by Al Marlowe
Most anglers know that Colorado’s native trout is the cutthroat. How many know which subspecies call our state home?
Colorado has three subspecies – Colorado River, greenback, and Rio Grande. A century ago there were four. The latter was the yellowfin, extinct early in the 20th Century. Non-native cutts along with hybrids are also found in the state’s streams and high lakes. Where do we begin to sort all this out?
In the mid-1800s cutthroats were the only trout in Colorado. Development that still causes problems for wild cutthroats, along with other wildlife, had it’s beginnings with the discovery of gold. Habitat destruction from mining practices of the period, along with over harvesting by emigrants to the state brought about a sharp decline in cutthroat populations.
Along with the three native cutthroats in Colorado, the state has stocked Snake River and Pikes Peak cutts. Snake River cutthroats are stocked in places like Spinney Mountain, Antero, and Wolford Mountain Reservoirs because of their hardiness and rapid growth rates. They have also been stocked in high lakes in the Weminuche Wilderness Area in the San Juan Mountains. The Pikes Peak variety, a hybrid, is stocked in suitable lakes along the Front Range. Both of these species provide fish for the creel as well as sport.
Presently, all populations of Colorado River cutthroat trout are found in habitats over 7,000 feet elevation, and in Wyoming above 8,000 feet. Historically, the Colorado River cutthroat’s range included portions of large rivers, such as the Green, Yampa, White, Colorado, and San Juan. Additionally, lower reaches of these large rivers are believed to have been suitable for migration during winter when water temperatures are lower.
Photo credit: Steve Schalla
The greenback is federally listed as threatened but may soon be recovered to the point where it can be removed from the list. The native trout of Colorado’s Front Range, was believed extinct by the 1930s. Today, the greenback again lives wild and free in 40 remote streams and lakes in its historic range.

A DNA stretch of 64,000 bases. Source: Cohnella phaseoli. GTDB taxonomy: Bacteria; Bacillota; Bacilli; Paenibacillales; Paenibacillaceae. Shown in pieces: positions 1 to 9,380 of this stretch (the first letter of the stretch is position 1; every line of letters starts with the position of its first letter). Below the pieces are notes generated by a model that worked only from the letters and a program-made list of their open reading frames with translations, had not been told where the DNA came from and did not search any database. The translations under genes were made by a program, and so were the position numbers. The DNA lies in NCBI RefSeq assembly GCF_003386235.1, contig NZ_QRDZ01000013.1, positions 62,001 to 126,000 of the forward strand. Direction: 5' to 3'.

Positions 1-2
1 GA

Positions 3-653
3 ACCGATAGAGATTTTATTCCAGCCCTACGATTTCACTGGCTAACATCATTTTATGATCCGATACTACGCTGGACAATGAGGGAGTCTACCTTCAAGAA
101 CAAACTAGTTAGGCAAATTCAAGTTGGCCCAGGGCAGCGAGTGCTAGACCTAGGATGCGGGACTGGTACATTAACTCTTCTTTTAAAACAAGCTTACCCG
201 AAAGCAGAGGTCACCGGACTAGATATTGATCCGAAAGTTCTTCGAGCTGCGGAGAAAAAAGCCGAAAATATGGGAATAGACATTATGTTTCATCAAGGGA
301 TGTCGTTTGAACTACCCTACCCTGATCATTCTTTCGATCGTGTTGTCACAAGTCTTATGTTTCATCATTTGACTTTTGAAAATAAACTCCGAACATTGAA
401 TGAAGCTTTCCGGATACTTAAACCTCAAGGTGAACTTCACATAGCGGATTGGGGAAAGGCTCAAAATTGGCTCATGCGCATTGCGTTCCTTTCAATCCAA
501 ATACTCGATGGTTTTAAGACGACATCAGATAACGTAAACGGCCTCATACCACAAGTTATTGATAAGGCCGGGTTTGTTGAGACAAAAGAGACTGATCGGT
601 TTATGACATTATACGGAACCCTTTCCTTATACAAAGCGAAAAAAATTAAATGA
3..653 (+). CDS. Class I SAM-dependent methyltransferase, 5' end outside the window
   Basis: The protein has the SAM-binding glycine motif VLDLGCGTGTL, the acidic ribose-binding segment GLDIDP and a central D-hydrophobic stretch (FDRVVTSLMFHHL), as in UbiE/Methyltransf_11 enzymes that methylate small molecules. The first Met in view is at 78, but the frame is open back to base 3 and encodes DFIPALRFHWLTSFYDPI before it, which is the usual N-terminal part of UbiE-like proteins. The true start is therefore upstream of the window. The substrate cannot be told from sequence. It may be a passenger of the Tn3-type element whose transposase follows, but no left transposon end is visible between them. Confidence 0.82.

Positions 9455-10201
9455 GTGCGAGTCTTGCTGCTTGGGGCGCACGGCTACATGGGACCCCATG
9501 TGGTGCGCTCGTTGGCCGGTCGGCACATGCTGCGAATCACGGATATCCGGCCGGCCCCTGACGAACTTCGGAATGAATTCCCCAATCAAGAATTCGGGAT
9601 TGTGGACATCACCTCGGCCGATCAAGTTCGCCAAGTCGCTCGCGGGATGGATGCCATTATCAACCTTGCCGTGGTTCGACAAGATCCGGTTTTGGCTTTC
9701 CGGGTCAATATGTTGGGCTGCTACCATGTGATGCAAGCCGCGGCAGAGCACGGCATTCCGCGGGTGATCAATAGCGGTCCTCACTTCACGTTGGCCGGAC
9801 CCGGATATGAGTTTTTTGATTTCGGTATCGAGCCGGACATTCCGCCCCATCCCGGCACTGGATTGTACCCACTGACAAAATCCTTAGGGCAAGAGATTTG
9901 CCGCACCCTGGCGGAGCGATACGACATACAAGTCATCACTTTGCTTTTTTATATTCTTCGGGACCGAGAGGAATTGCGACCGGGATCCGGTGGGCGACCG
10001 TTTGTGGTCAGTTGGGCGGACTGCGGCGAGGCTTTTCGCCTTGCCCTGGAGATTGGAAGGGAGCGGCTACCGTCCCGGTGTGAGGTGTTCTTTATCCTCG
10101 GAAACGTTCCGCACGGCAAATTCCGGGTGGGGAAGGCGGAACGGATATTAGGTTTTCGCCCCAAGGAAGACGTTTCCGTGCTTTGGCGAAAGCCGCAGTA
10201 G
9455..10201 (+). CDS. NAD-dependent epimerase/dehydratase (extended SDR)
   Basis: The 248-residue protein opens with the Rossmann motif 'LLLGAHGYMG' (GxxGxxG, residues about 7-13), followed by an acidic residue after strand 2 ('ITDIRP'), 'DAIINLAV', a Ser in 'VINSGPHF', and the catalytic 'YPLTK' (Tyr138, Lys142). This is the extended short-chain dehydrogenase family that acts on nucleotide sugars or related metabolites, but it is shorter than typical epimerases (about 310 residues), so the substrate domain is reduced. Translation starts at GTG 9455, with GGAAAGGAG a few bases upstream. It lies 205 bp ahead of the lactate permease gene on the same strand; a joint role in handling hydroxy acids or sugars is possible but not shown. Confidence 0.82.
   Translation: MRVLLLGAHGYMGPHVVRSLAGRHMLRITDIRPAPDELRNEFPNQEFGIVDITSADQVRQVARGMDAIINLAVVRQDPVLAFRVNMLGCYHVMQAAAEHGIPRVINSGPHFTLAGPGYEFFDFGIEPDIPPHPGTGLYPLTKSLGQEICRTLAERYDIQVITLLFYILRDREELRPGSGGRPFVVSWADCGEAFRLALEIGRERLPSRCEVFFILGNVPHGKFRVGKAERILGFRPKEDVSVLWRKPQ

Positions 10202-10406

Saving the greenback wasn’t just a matter of rearing a few fish in a hatchery and turning them loose. As with all cutthroat trout, greenbacks don’t take survival seriously. They show no reluctance to take a fly if it’s presented with a minimum of carelessness. Greenbacks willingly interbreed with other cutthroat species and rainbow trout. When competing species, like brook or brown trout, invade their territory, the cutthroat defers, allowing other fish to dominate their home.
When over harvest and habitat degradation led to declining numbers of cutthroats, the Leadville National Fish Hatchery was established in 1889. It was, however, unable to rear greenbacks using 19th Century technology. Other species, more easily adapted to an artificial environment were raised and stocked to replace the greenback, further contributing to their decline.
The restoration of the greenbacks was a joint effort involving USFWS, U.S. Forest Service, National Park Service, Bureau of Land Management, CDOW, Colorado State University, the U.S. Army, and Trout Unlimited, along with donations from corporations, and volunteer labor provided by TU members. After determining the fish’s original range, suitable locations for re-introductions were selected on land controlled by NPS, USFS, and BLM. The locations were treated to remove competing brook and rainbow trout.
“Problems with raising greenbacks in a hatchery environment had to be overcome,” USFWS biologist Bruce Rosenlund said. The problem was to get the females ready to mate when males were in the mood and vice-versa. Controlling water temperature and light turned out to be the key to solving that problem.
The greenback is still listed as threatened. Fishing is restricted to only a few locations listed in the CDOW regulations and property directory. Where fishing is allowed, all greenbacks caught must be released.
Photo credit: Steve Schalla
The Forbes Trincheria Ranch in the San Luis Valley has been a refuge for Rio Grande cutthroats and has cooperated with Division conservation efforts for 25 years, according to Assistant Ranch Manager Alfred Pacheco. “Other cutthroat streams on the ranch have been invaded by brook trout,” Colorado Division of Wildlife biologist John Alves said. If the work on West Indian Creek is successful, he will take similar action on those creeks. Removal of brook trout, followed by periodic control, from a stream that is historic habitat for pure Rio Grande cutthroat trout may help to upgrade the stream’s native fish population’s status from declining to stable.
With 65 currently known Rio Grande native waters in Colorado, 22 are secure and stable or expanding, 16 are stable but at risk, 21 are at risk of declining, the status of six populations is unknown. “Twenty-six streams on private land have Rio Grande cutthroat populations, which are important to the subspecies’ protection because they control over-harvest and land-use impacts,” Alves said.
Photo credit: Steve Schalla
Outlook For Cutts
Colorado’s wilderness areas are the primary locations for anglers to fish for cutthroats. There are enough waters holding less-than-pure strains to continue to permit fishermen to enjoy a meal on a backcountry outing. Don’t pass up the opportunity to cast a fly in the many tiny creeks in remote areas. These often hold wild cutthroats willing to smack a Humpy or Elk-hair Caddis. Be aware, though, that being wild, these fish need a careful presentation. Keep a low profile when near a stream bank.
If you have questions or would like to check availability, call 970.926.0216 or complete the form below.